Stress Awareness Month takes place every year in April and this year's focus is on the themes of connectivity, certainty and control. Olivia Moore, our Careers & Wellbeing Manager, explores what these themes mean and what we can we do to put them into practice.

We know that stress is a key issue in the legal profession that we need to discuss. The latest annual statistics from LawCare, the charity that offers mental health and wellbeing support to the UK legal community, show that stress was the single-biggest source of its phone traffic in Scotland in 2020, with 27% of all callers citing this issue.

The impact of the Covid-19 pandemic and its effects have certainly driven a surge in stress levels over the past year, as many have contended with issues such as job losses, business closures and home schooling, along with the threat of the virus itself.

The Stress Management Society, which co-ordinates Stress Awareness Month, recently collaborated with Huawei to conduct a study on stress and gathered data from 2,000 British adults. The research identified that 65% of people in the UK have felt more stressed since the Covid-19 restrictions began in March 2020 and the three key causes for concern were feelings of disconnection, uncertainty, and a worrying loss of control. As a result, the key focus for Stress Awareness Month is what we can do to regain a sense of connectivity, certainty and control in our lives.

Throughout this month, we’ll be sharing resources relating to stress that you can use as an individual or that employers can make use of to engage staff in Stress Awareness Month.

I'm kicking off with a few thoughts of my own on what connectivity, certainty and control mean and how we might be able to engage with this theme.

Connectivity

I have to say that I have found connectivity tricky over the past year, as have many people and employers.

A year ago, everyone from friendship groups to HR teams talked about Zoom quizzes, virtual drinks events, WhatsApp groups and other sticking plasters for the missed face-to-face connectivity most of us crave.

The digital connections have never really done it for me.

I have a strong dislike of virtual group chats and lack a social media presence. I hate texting. I only feel I extract any social value from seeing people face-to-face.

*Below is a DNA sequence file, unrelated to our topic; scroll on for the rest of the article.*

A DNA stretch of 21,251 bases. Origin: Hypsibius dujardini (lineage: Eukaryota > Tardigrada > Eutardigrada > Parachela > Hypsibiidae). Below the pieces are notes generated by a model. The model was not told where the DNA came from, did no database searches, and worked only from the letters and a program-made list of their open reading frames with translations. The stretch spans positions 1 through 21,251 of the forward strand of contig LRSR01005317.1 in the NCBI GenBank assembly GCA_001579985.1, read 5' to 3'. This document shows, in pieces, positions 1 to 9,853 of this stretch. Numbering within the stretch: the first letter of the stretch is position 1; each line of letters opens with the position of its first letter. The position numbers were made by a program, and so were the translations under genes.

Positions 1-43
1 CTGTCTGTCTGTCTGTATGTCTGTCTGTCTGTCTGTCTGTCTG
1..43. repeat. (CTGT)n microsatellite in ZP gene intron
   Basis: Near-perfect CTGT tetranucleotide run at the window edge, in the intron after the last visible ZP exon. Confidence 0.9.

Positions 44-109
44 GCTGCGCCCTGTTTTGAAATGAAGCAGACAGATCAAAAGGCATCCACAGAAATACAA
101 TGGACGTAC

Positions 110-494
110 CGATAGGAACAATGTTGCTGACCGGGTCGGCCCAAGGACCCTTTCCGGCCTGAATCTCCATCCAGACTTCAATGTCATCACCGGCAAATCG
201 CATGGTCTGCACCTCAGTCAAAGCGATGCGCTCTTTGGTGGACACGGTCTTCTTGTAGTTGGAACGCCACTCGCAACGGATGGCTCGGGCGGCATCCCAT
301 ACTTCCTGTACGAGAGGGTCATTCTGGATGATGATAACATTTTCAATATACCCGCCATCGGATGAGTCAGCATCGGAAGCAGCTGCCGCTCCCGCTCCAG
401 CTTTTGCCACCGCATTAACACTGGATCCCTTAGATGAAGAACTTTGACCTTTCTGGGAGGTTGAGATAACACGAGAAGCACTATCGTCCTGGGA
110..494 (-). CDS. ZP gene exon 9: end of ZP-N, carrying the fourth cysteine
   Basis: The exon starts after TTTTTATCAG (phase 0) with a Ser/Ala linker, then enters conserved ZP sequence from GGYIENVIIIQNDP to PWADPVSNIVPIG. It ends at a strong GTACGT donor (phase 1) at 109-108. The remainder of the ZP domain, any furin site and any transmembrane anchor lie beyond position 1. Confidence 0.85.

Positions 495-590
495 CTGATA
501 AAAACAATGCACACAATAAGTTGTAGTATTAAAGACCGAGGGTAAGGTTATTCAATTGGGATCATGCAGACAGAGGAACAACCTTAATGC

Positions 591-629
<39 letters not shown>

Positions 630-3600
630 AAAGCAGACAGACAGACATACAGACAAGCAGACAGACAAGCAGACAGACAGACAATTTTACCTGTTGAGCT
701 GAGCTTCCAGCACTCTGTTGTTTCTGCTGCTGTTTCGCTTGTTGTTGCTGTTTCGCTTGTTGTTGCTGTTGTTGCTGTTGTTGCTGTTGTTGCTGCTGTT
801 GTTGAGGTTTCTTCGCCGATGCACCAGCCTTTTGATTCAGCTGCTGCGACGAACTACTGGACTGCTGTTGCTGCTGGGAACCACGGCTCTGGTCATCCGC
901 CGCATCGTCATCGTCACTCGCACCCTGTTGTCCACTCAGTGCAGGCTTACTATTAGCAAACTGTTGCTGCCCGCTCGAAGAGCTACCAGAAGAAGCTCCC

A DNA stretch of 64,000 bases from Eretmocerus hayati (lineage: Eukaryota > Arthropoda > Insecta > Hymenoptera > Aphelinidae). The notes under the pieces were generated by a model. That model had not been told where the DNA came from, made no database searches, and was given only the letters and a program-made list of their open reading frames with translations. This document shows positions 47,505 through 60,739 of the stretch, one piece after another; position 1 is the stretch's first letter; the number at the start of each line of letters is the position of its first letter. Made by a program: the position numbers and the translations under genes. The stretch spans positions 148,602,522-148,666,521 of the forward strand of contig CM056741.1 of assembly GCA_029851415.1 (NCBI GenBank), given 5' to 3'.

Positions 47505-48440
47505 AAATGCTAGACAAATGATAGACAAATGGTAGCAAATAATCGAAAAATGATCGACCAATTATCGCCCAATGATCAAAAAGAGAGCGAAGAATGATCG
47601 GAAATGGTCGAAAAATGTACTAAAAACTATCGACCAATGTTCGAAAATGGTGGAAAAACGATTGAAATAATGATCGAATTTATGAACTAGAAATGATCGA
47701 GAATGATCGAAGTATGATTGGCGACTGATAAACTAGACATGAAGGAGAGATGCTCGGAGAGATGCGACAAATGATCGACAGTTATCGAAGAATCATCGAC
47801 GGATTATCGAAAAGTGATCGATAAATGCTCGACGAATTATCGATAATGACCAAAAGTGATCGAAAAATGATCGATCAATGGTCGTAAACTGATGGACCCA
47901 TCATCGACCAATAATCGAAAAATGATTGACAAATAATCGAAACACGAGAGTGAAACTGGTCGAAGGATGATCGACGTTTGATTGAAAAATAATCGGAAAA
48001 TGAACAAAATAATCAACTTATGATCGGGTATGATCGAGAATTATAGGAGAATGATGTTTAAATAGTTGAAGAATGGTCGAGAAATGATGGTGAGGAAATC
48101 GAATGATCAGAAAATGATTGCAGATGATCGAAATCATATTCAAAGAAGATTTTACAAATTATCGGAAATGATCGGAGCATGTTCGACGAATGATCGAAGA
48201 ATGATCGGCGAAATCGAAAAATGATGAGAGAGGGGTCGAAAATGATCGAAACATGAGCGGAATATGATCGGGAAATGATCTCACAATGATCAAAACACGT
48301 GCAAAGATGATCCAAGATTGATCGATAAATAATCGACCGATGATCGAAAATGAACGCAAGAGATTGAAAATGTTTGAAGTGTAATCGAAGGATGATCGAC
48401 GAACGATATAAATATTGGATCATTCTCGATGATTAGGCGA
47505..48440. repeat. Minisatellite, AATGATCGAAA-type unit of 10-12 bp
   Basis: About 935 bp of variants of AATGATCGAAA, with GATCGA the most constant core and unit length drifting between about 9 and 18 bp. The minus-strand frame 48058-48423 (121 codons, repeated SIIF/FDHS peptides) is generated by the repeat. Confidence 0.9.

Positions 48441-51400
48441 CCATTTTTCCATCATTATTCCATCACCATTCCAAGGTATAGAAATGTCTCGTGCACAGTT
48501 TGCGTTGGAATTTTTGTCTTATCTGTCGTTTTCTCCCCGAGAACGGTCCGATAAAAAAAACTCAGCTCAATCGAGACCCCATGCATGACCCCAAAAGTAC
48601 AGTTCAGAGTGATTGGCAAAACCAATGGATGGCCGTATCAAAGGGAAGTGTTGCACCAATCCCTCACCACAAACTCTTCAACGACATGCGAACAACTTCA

You might be like me or you might have fared much better at making the most of the myriad digital solutions available to us (and thank goodness for them). Whatever your experience, can April be a time for making some changes and trying some new things? There are some things we can all do to help us build our connections.

We’re back to being able to meet people outside again and to start to socialise. Can we instigate some outdoor meetings with colleagues and make the effort to get back to seeing friends in person outside? This might require some real effort and active planning, if you’re like me and have fallen into an unnatural ‘hermit-like’ existence. But it might be time to push ourselves to reconnect with others.

In terms of our teams and workplaces, it seems like a good opportunity to reflect on the year of disruption that we have had, but turn this on its head for a positive assessment. Maybe it’s a good time to celebrate the challenges we have overcome and the successes we have had. Let’s say a well-deserved ‘thank you’ and ‘well done’ to colleagues and boost that team morale.

And managers, it could be an opportunity to think about having some sort of virtual ‘awards’ or hosting a meeting to highlight some of the group and individual achievements from a hard year, whether they be big or small.

Certainty